As chief of Algeria's military for a record 15 years, General Ahmed Gaid Salah became the country's de facto leader after longtime president Abdelaziz Bouteflika resigned in April.
His death at age 79, announced by state television on Monday, threatened to deepen Algeria's political crisis at the end of a turbulent year.
Many saw the general, a veteran of Algeria's war for independence from France, as the guardian of the system in power ever since.
When Bouteflika appointed him in 2004 to head the armed forces, the backbone of Algeria's opaque regime, he became one of the North African country's most powerful men.
For years, Gaid Salah unwaveringly supported Bouteflika, even backing the octogenarian's unpopular bid early this year for a fifth term in office -- the announcement that sparked unprecedented mass demonstrations.
In early April, Gaid Salah called on his boss to resign; Bouteflika quit the same day.
That left the army chief effectively in control of the country.
Soldier since 17
Born in 1940 in Batna region, some 300 kilometres (190 miles) southwest of Algiers, Gaid Salah has spent more than six decades in the armed forces.
At the age of 17, he joined Algeria's National Liberation Army in its gruelling eight-year war against French colonial forces.
When the country won independence in 1962 after 132 years as a French colony, he joined the army, attended a Soviet military academy and rose through the ranks.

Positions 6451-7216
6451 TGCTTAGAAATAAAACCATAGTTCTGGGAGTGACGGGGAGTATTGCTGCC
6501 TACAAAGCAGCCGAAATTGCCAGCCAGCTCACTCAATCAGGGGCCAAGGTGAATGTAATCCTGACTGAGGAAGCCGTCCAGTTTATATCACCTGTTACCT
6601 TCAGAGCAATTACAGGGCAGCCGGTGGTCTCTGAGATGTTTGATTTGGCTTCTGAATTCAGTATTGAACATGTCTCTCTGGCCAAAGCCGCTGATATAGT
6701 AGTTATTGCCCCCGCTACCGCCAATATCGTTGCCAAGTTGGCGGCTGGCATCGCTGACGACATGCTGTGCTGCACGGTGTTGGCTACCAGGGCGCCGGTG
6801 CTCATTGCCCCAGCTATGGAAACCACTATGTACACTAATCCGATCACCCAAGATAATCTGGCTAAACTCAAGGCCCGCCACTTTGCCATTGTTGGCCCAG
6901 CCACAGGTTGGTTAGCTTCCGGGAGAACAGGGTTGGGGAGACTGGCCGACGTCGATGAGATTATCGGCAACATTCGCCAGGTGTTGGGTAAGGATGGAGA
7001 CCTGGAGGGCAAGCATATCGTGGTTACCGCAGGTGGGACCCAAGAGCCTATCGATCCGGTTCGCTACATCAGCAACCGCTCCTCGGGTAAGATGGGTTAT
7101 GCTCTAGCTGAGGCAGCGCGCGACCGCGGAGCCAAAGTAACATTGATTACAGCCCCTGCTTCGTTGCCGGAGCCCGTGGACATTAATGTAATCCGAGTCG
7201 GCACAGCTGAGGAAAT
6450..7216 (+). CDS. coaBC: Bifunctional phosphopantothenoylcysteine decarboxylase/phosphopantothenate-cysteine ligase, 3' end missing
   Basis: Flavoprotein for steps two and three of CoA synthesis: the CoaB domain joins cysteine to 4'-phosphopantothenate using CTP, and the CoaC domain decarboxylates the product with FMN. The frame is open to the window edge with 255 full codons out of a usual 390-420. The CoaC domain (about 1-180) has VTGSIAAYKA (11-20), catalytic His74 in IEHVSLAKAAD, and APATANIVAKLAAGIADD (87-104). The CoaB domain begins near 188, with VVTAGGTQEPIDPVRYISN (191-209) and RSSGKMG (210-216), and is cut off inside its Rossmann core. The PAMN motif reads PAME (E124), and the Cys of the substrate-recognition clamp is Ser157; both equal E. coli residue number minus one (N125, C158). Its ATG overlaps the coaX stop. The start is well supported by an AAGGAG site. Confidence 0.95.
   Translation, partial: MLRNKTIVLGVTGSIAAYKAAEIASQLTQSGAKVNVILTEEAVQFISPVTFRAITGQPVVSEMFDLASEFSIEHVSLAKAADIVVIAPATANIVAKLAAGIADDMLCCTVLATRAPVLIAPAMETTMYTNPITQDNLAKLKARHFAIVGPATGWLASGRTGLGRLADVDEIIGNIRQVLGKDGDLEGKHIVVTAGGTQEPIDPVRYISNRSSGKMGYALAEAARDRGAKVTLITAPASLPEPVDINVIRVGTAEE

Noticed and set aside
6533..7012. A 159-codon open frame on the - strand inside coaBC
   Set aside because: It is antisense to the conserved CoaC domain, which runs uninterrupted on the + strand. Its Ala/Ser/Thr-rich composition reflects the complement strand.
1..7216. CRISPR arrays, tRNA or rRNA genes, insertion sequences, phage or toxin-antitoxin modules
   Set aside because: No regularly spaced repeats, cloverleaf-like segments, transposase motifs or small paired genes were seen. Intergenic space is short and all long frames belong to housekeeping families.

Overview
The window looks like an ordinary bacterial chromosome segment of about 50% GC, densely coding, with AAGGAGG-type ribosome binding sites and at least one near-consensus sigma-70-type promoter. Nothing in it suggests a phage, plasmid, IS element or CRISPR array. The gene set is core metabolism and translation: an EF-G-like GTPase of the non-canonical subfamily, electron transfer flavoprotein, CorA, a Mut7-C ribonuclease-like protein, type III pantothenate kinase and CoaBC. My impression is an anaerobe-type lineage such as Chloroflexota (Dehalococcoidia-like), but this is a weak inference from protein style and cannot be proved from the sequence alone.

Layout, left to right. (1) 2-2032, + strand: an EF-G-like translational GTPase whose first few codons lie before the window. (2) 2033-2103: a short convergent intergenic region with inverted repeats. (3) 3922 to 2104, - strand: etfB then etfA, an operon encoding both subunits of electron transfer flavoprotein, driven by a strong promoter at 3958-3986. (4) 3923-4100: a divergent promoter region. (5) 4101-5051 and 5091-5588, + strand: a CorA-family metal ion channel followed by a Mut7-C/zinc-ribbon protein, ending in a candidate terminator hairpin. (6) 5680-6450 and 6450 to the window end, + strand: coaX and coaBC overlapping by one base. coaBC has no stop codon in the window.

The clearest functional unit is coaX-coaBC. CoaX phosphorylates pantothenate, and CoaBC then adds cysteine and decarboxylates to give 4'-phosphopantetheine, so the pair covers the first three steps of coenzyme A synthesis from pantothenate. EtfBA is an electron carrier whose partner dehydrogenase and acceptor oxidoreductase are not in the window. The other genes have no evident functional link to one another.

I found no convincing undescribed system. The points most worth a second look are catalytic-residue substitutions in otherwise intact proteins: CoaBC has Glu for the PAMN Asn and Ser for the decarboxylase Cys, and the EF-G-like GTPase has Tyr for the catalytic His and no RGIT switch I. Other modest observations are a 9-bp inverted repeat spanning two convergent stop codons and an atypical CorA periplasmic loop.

Gaining a reputation for a hot temper, he commanded several regions before becoming chief of Algeria's land forces at the height of a decade-long civil war pitting the regime against Islamist insurgents.
In 2004, as he hit retirement age, he was picked by Bouteflika to replace overall chief of staff Mohamed Lamari, who had opposed the president's quest for a second mandate.
By 2013, the general had helped Bouteflika dismantle the feared DRS intelligence agency, sending its powerful head Mohamed "Toufik" Mediene into retirement two years later.
Today, the DRS is defanged, Bouteflika is off the scene and many of his allies, including his formerly powerful brother, are being prosecuted for graft as part of investigations encouraged by Gaid Salah.
Following Bouteflika's departure, the military chief, also deputy defence minister, was undisputedly in charge of Algeria and issued veiled threats to demonstrators.
He exercised considerable influence over the justice department and the civilian administration of interim president Abdelkader Bensalah.
He was also seen as close to new president Abdelmadjid Tebboune, who took office last week following a vote bitterly opposed by protesters.
Weeks ago Flavien Bourrat, a researcher at the Institut de Recherche Strategique de l'Ecole Militaire (Inserm) in Paris, said Gaid Salah enjoyed relatively unified support within the army.
'A brutal soldier'
But protesters, who initially praised him for his intervention to force Bouteflika's resignation, began to despise the general.
He had categorially rejected their key demands of deep reforms, the establishment of transitional institutions and the dismantling of the military-dominated regime.
Indeed, he made virtually no concessions, and was the driving force behind a highly controversial December 12 election that brought Tebboune to power.
The poll was widely rejected by protesters, who argued no vote could be valid until regime figures had left office and reforms carried out.
Moussaab Hammoudi of the School for Advanced Studies in the Social Sciences in Paris said weeks before Gaid Salah's death that he was "not a great strategist."
"He acts like a brutal soldier," he said. "For him, Algeria is a huge barracks, and making a concession is a weakness."